Last Updated September 2010
If you are an active member in any of the retirement systems listed below and you once belonged to another of these systems, you may be eligible for benefits under the provisions for dual membership.
You qualify for dual membership if you meet all of the following criteria:
Note: If you are employed at the same time in a SERS-eligible position and a PERS-eligible position, different rules apply. Contact DRS for more information.
Dual membership has three advantages:
If you become a dual member, you may be eligible to restore contributions and service credit that you previously withdrew from any other dual member system. To restore, you must repay the withdrawn contributions plus interest within 24 months of becoming a dual member.
You can find out more about restoring contributions and service credit, or purchasing service credit, by reading the DRS publication, Recovery of Withdrawn or Optional Service Credit.
As a dual member, you may combine service credit in all dual member systems to become eligible for retirement. If your combined service makes you eligible to retire under any dual member system, you may elect to retire from all dual member systems to which you belong. If you are younger than the system’s minimum retirement age, you may:
Although you can combine service from all systems to become eligible for retirement, the amount of the benefit you will receive is determined by the rules of each individual system. Retirement eligibility rules from the dual member systems are as follows:
Normal retirement is:
Normal retirement is:
Early retirement is age 53 with at least 20 service credit years.
Normal retirement is age 53 with at least 5 service credit years.
Early retirement is age 50 with at least 20 service credit years.
Normal retirement is age 65 with at least 5 service credit years.
Early retirement is age 55 with at least 30 service credit years, or age 55 with at least 20 service credit years.
Normal retirement is age 65 with:
Early retirement is age 55 with at least 30 service credit years, or age 55 with at least 10 service credit years.
The Statewide City Employees' Retirement System was closed to new members in 1972. Contact DRS for more information.
The Seattle, Tacoma and Spokane city retirement systems are not administered by DRS. If you need information, contact the appropriate system directly. Go to First Class city phone numbers.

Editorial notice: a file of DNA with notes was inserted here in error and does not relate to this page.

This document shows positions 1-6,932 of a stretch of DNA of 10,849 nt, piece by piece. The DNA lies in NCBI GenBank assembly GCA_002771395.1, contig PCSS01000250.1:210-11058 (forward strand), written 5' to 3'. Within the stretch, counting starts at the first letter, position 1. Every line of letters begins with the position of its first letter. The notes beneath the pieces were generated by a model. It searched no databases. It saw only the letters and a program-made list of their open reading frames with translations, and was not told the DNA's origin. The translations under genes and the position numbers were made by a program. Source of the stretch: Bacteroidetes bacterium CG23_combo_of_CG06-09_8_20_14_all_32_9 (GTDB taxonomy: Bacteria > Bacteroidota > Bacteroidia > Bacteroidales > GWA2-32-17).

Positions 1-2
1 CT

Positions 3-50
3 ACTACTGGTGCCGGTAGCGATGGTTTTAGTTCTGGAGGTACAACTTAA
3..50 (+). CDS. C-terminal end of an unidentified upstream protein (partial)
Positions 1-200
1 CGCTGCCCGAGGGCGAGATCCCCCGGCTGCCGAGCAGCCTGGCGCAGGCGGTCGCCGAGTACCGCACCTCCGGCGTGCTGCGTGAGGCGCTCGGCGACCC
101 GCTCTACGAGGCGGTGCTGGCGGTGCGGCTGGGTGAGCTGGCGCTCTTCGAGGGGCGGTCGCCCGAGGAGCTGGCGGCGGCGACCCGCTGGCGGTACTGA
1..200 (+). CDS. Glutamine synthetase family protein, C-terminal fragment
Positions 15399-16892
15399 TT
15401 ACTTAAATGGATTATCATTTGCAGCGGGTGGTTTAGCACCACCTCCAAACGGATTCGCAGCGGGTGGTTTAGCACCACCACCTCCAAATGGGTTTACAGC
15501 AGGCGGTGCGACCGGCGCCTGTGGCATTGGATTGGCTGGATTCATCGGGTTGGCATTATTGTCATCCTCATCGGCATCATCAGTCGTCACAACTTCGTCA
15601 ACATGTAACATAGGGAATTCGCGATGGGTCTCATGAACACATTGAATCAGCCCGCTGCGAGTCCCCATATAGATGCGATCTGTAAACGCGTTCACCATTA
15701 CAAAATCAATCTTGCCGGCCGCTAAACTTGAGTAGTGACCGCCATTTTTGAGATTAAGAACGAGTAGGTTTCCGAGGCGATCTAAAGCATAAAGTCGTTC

If you receive a disability retirement from your active system, you remain eligible to receive a service retirement benefit from each of your inactive dual member systems. Benefits from your inactive system may be reduced. Contact a DRS Retirement Services Analyst for further information.
Under dual membership, you receive a separate defined benefit from each of your systems. All dual member systems have service retirement benefit calculations that are composed of three factors:
The benefit you receive from each system will be based on the service credit you have accumulated in that system.
Each retirement system and plan uses its own criteria to establish your highest average earnings in the benefit calculation. For instance: Plan 1 systems use a two-year highest average while Plan 2 and Plan 3 use a five-year highest average.
Under dual membership, DRS will establish your highest average earnings using two methods. You will be awarded the higher benefits.
Several retirement systems have rules that set a maximum benefit. In some plans a retiree may not receive a benefit in excess of a certain percent of his or her average earnings.
Retirement systems with maximum benefit limitations:
If one of your retirement systems has a maximum benefit limitation, DRS will:
Effective July 22, 2007, the maximum benefit limitation does not apply to a dual member with:
DRS has created the examples below to illustrate some of the common ways that dual membership may affect a member’s retirement benefit. This is not a complete listing of dual membership scenarios. Please contact DRS if your particular situation is not addressed here or if you need more information.
Lee is 52 years old and has four service credit years in LEOFF Plan 2 and 21 years in PERS Plan 1. Under dual membership rules, Lee can combine his service credit from the two systems to qualify for retirement. Under PERS Plan 1, Lee cannot qualify for retirement until age 55 with at least 25 service credit years. Since Lee has at least 20 years of service credit and is at least age 50, he qualifies under LEOFF Plan 2 eligibility rules.